Ben-Tzion Spitz
Former Chief Rabbi of Uruguay

Noah: Humanity’s Harmonizing Diversity

 If man is to survive, he will have learned to take a delight in the essential differences between men and between cultures. He will learn that differences in ideas and attitudes are a delight, part of life’s exciting variety, not something to fear. — Gene Roddenberry

According to the biblical account, all of humanity descends from Noah’s three sons, Shem, Cham and Yafet. Rabbi Hirsch on Genesis 6:10 explains that the name of each son carries great significance.

Shem, literally means “name”, suggestive of man’s ability to name things, to get to the heart of the phenomena he confronts. This is an intellectual and spiritual attribute.

Cham, meaning “hot”, represents the sensual aspect of man.

Yafet, from “beauty”, signifies man’s search for beauty in the world.

Rabbi Hirsch explains that these varying traits are purposeful and are meant to be channeled individually in the proper fashion as well as brought together to complement each other.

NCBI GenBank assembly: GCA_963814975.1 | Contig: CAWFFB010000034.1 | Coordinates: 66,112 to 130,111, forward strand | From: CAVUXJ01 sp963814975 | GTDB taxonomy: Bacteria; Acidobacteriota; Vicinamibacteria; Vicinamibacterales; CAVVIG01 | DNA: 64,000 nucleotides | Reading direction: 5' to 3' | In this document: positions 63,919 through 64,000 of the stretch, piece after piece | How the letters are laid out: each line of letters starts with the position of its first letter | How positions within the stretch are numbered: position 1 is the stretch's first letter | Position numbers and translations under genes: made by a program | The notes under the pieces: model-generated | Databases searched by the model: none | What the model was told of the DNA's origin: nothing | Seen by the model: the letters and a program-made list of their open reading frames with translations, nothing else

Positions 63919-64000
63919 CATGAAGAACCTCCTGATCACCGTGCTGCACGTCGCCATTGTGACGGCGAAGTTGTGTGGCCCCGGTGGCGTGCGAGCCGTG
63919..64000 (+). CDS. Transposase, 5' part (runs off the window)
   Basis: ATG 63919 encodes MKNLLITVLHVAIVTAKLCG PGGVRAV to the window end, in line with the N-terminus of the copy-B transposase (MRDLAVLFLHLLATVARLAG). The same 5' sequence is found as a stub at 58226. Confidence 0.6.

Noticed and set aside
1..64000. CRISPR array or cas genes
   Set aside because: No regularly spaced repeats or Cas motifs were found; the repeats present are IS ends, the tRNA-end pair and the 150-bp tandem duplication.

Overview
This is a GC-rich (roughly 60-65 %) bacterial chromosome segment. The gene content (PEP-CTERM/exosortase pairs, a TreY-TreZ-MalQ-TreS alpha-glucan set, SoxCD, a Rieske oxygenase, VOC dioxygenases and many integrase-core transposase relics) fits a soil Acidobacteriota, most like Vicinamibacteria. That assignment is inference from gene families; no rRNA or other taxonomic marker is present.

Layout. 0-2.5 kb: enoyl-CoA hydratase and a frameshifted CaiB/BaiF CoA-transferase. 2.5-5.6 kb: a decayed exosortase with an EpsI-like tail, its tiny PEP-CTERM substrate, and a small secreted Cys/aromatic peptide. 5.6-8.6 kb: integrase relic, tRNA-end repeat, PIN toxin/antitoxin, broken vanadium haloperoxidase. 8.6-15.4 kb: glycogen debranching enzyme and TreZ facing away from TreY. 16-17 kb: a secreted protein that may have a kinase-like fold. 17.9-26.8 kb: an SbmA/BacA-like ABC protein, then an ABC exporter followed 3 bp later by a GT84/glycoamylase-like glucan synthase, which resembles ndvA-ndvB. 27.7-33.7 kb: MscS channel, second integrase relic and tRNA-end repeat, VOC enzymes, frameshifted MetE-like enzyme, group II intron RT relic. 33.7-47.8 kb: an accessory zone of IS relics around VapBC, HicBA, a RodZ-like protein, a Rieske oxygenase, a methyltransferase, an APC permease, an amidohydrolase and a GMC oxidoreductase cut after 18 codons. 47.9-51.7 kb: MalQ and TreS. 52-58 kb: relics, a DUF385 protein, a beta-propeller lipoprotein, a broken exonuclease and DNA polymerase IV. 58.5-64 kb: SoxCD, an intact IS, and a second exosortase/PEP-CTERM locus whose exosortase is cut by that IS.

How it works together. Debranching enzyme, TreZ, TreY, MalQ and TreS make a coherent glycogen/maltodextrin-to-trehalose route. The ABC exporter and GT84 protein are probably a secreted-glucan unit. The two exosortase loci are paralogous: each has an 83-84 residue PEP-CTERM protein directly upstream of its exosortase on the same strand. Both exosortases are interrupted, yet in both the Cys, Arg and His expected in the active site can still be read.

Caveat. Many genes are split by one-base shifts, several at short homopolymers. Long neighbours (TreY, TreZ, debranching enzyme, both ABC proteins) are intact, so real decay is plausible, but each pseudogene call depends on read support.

He learns it from the verse that states that Noah was “righteous, morally pure and walked with God.”

The intellectual attribute of Shem, instead of being directed to mundane matters, should seek to “walk with God”; the sensual traits of Cham need to strive for moral purity; and Yafet’s search for beauty should rather be a search for righteousness, for goodness. Each of these corrected traits then complement each other.

May we correct all of our traits at the individual level as well as at the global level.

Shabbat Shalom,



To the US Elections.
While not harmonious, they are certainly entertaining.

About the Author
Ben-Tzion Spitz is the former Chief Rabbi of Uruguay. He is the author of six books of Biblical Fiction and hundreds of articles and stories dealing with biblical themes. He is the publisher of Torah.Works, a website dedicated to the exploration of classic Jewish texts, as well as TweetYomi, which publishes daily Torah tweets on Parsha, Mishna, Daf, Rambam, Halacha, Tanya and Emuna. Ben-Tzion is a graduate of Yeshiva University and received his Master’s in Mechanical Engineering from Columbia University.
Related Topics
Related Posts